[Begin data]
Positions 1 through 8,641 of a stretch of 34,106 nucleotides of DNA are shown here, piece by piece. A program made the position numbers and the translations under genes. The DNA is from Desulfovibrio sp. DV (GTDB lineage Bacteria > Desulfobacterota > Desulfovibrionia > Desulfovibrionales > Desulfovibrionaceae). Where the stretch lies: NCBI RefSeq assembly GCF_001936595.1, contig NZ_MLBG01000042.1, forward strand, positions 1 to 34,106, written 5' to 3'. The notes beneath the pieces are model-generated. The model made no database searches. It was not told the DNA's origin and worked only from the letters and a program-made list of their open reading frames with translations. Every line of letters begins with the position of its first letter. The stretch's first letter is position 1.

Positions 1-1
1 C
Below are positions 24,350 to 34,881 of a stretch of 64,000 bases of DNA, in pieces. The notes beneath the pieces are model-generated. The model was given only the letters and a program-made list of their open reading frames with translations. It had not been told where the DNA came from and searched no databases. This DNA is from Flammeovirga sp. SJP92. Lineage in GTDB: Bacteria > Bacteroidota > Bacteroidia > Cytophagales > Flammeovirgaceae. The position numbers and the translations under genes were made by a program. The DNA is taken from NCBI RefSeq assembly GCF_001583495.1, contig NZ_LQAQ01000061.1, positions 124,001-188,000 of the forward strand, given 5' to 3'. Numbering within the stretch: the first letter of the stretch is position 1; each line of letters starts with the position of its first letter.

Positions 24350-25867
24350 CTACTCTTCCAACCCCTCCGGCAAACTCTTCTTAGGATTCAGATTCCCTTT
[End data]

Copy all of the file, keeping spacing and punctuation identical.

Positions 1 through 8,641 of a stretch of 34,106 nucleotides of DNA are shown here, piece by piece. A program made the position numbers and the translations under genes. The DNA is from Desulfovibrio sp. DV (GTDB lineage Bacteria > Desulfobacterota > Desulfovibrionia > Desulfovibrionales > Desulfovibrionaceae). Where the stretch lies: NCBI RefSeq assembly GCF_001936595.1, contig NZ_MLBG01000042.1, forward strand, positions 1 to 34,106, written 5' to 3'. The notes beneath the pieces are model-generated. The model made no database searches. It was not told the DNA's origin and worked only from the letters and a program-made list of their open reading frames with translations. Every line of letters begins with the position of its first letter. The stretch's first letter is position 1.

Positions 1-1
1 C
Below are positions 24,350 to 34,881 of a stretch of 64,000 bases of DNA, in pieces. The notes beneath the pieces are model-generated. The model was given only the letters and a program-made list of their open reading frames with translations. It had not been told where the DNA came from and searched no databases. This DNA is from Flammeovirga sp. SJP92. Lineage in GTDB: Bacteria > Bacteroidota > Bacteroidia > Cytophagales > Flammeovirgaceae. The position numbers and the translations under genes were made by a program. The DNA is taken from NCBI RefSeq assembly GCF_001583495.1, contig NZ_LQAQ01000061.1, positions 124,001-188,000 of the forward strand, given 5' to 3'. Numbering within the stretch: the first letter of the stretch is position 1; each line of letters starts with the position of its first letter.

Positions 24350-25867
24350 CTACTCTTCCAACCCCTCCGGCAAACTCTTCTTAGGATTCAGATTCCCTTT